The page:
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Trends Cardiovasc Med. 2002 Feb;12(2):78-82.

Vasoregulation at the molecular level: a role for the beta1 subunit of the calcium-activated potassium (BK) channel.

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Department of Anesthesia, Stanford University Medical Center, CA 94305-5640, USA.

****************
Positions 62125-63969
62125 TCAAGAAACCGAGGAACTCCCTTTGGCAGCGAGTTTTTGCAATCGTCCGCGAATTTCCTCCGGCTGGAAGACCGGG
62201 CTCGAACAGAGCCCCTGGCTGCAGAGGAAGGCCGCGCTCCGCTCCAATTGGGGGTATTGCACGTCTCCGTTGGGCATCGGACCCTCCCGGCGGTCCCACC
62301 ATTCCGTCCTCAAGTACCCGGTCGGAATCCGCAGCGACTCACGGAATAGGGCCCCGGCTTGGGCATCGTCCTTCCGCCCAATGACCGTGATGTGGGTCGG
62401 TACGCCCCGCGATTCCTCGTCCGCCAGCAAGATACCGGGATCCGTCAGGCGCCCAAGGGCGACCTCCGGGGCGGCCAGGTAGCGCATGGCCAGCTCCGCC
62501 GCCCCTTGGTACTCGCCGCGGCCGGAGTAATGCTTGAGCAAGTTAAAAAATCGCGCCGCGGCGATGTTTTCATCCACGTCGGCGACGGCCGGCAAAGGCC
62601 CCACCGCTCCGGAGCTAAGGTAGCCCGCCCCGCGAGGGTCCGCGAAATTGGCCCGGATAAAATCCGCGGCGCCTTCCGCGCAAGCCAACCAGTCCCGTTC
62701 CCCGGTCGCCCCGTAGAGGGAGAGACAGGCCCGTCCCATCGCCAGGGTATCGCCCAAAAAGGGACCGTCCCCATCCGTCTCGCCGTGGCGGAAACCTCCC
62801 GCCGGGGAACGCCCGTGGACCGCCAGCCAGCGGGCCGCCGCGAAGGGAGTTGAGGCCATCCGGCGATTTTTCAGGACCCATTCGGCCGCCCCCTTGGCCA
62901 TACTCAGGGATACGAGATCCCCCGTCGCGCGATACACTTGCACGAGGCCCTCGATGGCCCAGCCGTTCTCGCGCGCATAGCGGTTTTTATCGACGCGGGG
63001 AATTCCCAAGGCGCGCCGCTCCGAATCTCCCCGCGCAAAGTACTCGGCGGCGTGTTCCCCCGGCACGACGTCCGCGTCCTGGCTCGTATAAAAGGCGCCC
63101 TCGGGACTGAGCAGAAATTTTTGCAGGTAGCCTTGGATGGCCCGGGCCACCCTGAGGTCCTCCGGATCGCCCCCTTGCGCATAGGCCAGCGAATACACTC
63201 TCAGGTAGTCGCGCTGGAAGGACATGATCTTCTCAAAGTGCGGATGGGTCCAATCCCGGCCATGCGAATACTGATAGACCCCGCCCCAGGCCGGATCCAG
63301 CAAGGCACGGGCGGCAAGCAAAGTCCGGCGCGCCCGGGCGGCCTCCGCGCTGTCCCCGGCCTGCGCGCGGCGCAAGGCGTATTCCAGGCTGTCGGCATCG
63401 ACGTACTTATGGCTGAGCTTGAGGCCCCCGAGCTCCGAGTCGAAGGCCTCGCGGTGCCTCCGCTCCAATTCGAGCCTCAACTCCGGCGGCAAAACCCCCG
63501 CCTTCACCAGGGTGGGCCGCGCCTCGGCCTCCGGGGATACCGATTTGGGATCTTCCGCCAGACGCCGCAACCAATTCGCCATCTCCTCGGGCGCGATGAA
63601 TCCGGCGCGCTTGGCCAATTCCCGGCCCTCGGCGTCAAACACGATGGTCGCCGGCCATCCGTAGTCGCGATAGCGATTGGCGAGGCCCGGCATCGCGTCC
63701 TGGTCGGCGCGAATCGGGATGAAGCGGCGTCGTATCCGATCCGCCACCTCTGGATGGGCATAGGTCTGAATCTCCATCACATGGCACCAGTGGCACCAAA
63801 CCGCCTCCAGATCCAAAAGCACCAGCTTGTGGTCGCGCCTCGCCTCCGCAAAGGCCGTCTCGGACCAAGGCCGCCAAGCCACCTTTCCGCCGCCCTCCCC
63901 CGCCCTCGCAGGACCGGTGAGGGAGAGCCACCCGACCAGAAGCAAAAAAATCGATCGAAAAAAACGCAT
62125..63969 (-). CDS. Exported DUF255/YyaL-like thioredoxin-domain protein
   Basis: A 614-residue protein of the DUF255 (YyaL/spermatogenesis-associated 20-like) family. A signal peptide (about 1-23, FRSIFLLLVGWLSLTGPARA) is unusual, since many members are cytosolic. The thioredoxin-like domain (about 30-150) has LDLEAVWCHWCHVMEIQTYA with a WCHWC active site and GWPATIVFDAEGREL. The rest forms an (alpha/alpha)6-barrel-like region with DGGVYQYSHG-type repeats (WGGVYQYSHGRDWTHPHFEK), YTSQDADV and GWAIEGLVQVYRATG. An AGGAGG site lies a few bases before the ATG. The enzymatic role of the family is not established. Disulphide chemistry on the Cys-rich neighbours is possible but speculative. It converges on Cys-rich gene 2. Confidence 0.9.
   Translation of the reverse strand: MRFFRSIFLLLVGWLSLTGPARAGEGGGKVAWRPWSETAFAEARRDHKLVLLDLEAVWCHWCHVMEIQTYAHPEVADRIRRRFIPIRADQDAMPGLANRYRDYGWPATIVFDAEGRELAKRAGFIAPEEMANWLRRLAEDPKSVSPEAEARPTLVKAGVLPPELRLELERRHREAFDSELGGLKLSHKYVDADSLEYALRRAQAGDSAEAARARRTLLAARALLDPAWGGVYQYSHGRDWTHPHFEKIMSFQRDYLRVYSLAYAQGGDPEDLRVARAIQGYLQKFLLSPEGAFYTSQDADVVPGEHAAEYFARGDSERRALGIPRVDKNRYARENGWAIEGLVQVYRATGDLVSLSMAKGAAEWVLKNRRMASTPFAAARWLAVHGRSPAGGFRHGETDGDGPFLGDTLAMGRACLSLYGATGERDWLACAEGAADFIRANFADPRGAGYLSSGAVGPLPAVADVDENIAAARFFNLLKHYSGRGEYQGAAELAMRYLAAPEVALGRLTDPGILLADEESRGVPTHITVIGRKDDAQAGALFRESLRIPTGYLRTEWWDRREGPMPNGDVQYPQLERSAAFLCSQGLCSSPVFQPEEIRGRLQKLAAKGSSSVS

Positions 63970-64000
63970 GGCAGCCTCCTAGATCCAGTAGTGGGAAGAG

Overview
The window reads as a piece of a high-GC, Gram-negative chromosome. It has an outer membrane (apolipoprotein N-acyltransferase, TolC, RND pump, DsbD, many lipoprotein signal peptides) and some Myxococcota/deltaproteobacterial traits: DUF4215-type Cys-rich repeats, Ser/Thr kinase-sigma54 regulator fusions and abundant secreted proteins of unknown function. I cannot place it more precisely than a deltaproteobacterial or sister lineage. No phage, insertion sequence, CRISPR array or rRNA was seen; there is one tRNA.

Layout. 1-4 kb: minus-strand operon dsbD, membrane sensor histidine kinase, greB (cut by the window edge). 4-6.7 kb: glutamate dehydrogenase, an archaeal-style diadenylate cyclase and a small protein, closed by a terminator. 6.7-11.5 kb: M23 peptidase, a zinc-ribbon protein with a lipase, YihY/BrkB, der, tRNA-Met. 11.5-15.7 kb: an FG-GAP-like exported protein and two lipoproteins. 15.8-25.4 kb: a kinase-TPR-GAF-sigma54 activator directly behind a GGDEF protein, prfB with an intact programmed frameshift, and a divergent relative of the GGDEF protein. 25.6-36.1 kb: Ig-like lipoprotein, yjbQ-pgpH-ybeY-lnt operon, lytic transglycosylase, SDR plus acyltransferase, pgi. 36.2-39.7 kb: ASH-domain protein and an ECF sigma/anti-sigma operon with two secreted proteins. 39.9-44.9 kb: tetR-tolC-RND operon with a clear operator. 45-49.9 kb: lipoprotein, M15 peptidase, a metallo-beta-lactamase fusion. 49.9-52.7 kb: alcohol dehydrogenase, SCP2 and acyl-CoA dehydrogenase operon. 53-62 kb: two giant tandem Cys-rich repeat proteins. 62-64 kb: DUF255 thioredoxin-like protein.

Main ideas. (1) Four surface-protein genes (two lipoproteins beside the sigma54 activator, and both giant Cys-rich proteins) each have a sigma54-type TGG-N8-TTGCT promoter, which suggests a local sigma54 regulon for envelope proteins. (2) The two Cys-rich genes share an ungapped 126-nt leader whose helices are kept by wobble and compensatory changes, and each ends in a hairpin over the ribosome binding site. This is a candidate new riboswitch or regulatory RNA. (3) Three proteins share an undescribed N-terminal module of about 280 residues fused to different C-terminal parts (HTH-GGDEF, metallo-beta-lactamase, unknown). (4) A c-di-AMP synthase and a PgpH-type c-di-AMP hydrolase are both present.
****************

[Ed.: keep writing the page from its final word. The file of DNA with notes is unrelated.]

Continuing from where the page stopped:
Essential hypertension is among the most common and most costly medical conditions in the United States. Multiple defects in the kidneys, the vasculature, and the neuro-endocrine system may contribute to the development of this disorder. Within the past decade investigators have identified several molecular components of the vasculature that control tone and influence blood pressure. For example, the large conductance BK type calcium-activated potassium channel has recently been shown to play an important role in maintaining the dynamic equilibrium between vasoconstriction and vasodilation of vascular smooth muscle. Activation of vascular smooth muscle BK channels leads to hyperpolarization of the cell membrane, which causes deactivation of voltage-dependent calcium channels and vasodilation. In this review, we will summarize recently published data focusing on the role of the BK channel's accessory beta1 subunit as well as other modulators of BK channel activation that influence vascular tone and blood pressure.

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